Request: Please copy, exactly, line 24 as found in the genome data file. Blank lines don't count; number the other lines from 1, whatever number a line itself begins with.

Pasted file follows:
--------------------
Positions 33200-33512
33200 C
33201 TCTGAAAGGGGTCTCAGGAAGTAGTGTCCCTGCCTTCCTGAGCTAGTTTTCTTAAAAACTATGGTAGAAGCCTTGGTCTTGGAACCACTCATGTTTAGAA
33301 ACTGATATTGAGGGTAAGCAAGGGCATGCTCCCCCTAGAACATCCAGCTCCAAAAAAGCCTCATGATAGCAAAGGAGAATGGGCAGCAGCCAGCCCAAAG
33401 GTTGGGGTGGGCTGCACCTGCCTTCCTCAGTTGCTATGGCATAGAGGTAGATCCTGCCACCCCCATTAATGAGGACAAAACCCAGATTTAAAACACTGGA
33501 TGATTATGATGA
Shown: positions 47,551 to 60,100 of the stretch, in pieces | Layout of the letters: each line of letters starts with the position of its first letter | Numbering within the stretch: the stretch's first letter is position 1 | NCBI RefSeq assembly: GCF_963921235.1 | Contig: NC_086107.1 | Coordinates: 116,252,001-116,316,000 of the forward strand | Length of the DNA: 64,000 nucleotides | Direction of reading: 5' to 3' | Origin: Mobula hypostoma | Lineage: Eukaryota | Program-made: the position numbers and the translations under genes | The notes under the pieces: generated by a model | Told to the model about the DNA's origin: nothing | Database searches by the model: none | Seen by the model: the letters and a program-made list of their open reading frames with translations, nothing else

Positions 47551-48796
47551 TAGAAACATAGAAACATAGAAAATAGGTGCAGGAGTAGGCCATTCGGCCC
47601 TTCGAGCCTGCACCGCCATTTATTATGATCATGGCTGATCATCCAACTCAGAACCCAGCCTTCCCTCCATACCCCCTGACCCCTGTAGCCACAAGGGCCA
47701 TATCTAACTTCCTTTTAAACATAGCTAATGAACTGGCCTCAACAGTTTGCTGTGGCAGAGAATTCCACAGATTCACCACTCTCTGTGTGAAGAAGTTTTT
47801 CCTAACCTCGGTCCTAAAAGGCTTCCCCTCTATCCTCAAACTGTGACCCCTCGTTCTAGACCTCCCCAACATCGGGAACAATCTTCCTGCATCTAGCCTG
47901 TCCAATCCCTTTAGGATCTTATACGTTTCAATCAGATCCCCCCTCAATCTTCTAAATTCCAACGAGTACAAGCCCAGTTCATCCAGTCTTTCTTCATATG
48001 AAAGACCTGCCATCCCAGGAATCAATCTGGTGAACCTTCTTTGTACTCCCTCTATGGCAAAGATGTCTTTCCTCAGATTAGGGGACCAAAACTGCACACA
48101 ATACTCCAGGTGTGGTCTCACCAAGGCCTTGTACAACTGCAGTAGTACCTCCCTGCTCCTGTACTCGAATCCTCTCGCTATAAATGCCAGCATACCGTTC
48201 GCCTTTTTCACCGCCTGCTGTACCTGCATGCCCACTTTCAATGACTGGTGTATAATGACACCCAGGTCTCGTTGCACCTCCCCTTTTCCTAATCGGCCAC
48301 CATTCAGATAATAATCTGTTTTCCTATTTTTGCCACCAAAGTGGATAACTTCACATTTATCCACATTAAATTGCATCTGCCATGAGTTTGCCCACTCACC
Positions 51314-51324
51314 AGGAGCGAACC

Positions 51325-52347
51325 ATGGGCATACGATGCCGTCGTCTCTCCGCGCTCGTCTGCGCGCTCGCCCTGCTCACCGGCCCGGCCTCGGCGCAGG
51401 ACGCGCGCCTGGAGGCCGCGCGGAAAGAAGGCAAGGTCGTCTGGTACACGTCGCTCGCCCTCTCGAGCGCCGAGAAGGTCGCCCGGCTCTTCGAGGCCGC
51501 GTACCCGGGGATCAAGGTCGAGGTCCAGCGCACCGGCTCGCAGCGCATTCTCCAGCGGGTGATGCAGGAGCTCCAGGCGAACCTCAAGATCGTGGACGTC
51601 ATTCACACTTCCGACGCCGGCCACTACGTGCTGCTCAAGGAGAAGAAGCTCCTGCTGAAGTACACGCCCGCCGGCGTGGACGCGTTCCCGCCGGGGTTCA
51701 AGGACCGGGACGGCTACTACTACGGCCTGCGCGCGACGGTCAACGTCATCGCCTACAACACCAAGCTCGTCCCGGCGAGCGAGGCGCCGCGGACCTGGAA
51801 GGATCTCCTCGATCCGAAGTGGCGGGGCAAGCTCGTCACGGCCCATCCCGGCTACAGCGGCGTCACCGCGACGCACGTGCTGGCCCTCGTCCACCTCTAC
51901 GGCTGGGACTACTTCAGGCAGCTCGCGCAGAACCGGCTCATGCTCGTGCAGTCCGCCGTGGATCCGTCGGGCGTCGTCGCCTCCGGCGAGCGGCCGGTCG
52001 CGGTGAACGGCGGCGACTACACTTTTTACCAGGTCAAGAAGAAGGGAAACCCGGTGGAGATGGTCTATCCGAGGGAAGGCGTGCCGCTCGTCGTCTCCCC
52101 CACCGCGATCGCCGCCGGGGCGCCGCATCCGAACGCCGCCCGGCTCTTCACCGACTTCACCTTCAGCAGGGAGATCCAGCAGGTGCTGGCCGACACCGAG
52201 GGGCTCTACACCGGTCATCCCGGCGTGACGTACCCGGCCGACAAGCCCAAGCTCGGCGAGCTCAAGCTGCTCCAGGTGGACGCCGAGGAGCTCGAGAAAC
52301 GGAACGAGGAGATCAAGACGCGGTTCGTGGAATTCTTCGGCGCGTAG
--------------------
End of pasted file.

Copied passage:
51601 ATTCACACTTCCGACGCCGGCCACTACGTGCTGCTCAAGGAGAAGAAGCTCCTGCTGAAGTACACGCCCGCCGGCGTGGACGCGTTCCCGCCGGGGTTCA